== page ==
One of my biggest challenges was after one year of having opened the agency. I was flooded with clients who sought more services than what I had expected and I made decisions to grow the organization and expand with out having the appropriate funding. I LEARNED THAT YOU SHOULD NEVER MAKE DECISIONS THAT REQUIRE MONEY THAT YOU DON’T HAVE.
Another very difficult moment was when one of my clients who was transgender and homeless ended up in the hospital with complications of AIDS and the doctors made me find her family in Peru and the family told me to disconnect her from the machine. It was one of the most difficult moments in my life to see someone that I learned to love die and there was nothing that I could do but give her a burial that dignified her life even if I was the only person she had at the end.
What aspect(s) of Casa Ruby makes those it serves feel empowered? Helps those it serves relieve stress? Please describe how you have seen this work with an individual or group.
Most of the staff of Casa Ruby are transgender women who have experienced similar situations and who are rebuilding their lives with much success. Most of us have experienced discrimination and poverty. Most of us have been homeless at some point in our lives and ALL OF US HAD LIFE CHALLENGES THAT WE OVERCAME. The clients that come and get services by us are looking at individuals that are not strangers to their situation.
The number one reason why they keep coming back even though at times we can’t get them all of the services that they need is that WE LOVE THEM when they are most down. And they know that they are not alone while they are going through their life struggles. Most of them come for the love and care that we give them. Getting services that they could get somewhere else free of discrimination and judgment also makes a huge difference.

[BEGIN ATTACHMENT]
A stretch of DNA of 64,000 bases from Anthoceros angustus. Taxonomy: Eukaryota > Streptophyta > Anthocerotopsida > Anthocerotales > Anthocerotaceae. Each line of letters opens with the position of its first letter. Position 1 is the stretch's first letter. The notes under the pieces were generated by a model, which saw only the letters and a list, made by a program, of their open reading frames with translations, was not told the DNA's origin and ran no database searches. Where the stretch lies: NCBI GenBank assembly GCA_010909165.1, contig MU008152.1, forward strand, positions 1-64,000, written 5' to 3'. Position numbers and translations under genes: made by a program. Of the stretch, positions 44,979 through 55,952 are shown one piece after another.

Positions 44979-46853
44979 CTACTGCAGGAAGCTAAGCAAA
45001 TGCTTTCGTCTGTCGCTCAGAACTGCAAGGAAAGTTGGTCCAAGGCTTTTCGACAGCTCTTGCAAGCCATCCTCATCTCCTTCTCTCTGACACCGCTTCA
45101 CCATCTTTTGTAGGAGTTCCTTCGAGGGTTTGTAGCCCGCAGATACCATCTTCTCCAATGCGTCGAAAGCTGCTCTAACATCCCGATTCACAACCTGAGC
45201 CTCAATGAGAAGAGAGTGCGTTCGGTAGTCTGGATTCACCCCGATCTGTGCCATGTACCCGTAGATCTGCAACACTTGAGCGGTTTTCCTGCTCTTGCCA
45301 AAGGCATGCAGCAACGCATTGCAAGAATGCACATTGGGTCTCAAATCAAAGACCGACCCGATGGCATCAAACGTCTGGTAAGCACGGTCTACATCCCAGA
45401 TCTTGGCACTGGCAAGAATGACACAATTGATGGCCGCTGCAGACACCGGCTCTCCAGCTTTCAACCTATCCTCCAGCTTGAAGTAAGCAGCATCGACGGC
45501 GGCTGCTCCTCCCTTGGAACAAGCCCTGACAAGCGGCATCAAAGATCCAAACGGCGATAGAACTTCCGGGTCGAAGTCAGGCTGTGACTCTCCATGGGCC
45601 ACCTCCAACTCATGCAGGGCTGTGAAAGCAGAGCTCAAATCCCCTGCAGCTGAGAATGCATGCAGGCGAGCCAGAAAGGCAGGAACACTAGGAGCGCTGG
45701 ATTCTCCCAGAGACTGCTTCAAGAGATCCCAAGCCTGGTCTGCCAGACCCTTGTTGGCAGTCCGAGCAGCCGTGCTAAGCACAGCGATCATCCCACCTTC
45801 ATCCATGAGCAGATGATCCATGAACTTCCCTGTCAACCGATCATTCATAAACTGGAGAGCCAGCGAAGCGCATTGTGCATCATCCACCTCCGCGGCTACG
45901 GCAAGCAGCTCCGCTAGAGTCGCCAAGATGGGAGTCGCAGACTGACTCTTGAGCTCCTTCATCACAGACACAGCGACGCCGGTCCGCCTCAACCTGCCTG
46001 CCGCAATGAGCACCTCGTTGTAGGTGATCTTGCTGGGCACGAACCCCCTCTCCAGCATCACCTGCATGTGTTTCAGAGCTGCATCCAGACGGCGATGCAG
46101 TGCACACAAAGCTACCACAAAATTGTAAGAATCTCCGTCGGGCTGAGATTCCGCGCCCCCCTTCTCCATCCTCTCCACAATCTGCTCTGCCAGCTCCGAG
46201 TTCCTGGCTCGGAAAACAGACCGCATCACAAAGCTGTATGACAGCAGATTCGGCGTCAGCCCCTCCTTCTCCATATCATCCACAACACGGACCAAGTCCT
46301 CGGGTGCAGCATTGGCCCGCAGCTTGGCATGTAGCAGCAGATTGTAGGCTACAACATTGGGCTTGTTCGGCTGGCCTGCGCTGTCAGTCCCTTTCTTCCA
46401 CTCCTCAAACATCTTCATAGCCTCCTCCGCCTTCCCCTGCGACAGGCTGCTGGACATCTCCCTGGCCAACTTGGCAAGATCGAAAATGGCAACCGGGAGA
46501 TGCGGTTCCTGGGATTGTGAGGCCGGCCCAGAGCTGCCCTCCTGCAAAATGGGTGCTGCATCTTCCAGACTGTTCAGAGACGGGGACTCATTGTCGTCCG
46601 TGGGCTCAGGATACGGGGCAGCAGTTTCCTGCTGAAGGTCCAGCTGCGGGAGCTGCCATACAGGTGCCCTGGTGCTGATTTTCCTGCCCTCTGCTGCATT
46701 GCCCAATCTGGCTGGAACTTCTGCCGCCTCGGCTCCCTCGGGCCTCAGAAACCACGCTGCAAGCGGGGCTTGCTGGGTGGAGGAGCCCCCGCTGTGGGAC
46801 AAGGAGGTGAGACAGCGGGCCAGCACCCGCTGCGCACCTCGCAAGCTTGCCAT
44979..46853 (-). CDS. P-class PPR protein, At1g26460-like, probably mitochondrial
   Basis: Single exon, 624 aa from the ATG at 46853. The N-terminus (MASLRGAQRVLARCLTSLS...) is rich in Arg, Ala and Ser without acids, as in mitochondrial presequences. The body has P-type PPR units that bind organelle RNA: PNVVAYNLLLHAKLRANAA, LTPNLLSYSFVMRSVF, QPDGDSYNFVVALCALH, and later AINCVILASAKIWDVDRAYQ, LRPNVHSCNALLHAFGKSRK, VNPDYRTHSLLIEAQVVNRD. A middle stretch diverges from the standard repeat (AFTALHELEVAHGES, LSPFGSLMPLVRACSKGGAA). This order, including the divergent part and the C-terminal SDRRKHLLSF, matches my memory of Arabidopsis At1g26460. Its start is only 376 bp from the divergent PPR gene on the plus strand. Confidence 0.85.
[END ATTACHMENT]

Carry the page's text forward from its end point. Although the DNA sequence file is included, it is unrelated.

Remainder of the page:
One of the cases where I knew my work was meaningful was when one of my adopted transgender daughters graduated from college and became a registered nurse and got a job at Howard University Hospital. This was a homeless, transgender, undocumented immigrant who lived at Unity Park on 18th and Columbia Road, and who one day asked me if she could go to my apartment and take a shower. That moment that turned into 13 years of living together and me mentoring her so that she could become someone in society. She is now a US citizen, owns her own condo, and is not depending on anyone.
Please describe a service that Casa Ruby provides that those it serves really seem to appreciate the most and why. Have they made you see this service in a different light?
One of the most meaningful services that we offer is the crisis case management: clients in critical need can access financial emergency assistance up to $100 and they also get Metro cards or food cards. We link them to emergency housing services and crime victims’ services. We get them health insurance. If they are LGBT youth between 18 and 24 years old and homeless, we get them housing and support for up to 18 months.
They appreciate the crisis case management because it helps them at a time whey they need it most. When they have nothing. At Casa Ruby, they can overcome hunger, the cold, and the extreme weather. They can have a meal and/or basic social services. Sometimes they get even get on the bus or pay for an ID that will help them get a job.
How has running Casa Ruby affected you?
I am a little tired, haha, because in the last two and a half years since we opened the center I have worked six days a week, 10 to 15 hour days, and mostly without a salary (I just started getting a salary in July of 2014). Even when I have felt exhausted, I AM THE HAPPIEST THAT I HAVE EVER BEEN. I feel useful, I feel accomplished, I feel that I have a purpose in my life and that purpose makes me feel alive and keep going in my life.
How long have you lived in DC?
What is your favorite thing to do in DC?
Go grocery shopping and try different restaurants (when they are not busy, haha).
What is your favorite thing about the DC community?
I love how conscious this city is about social justice. I would have never made the dream of opening Casa Ruby come true if people who stand for social justice would have not supported me and continue to support me in many ways like they have. Many believed in me and helped me.
Have you ever done yoga?
One time and I thought it was hard.
If you have done yoga, what is your favorite pose and why? If you haven’t done yoga, what are you most looking forward to in this class?
My favorite pose is with my legs crossed, rotating my neck. I am looking forward to breathing.
Yoga District is happy to have been able to provide a moment for Ms. Corado and her staff to relax and breath, which they so deserve after all of their hard work!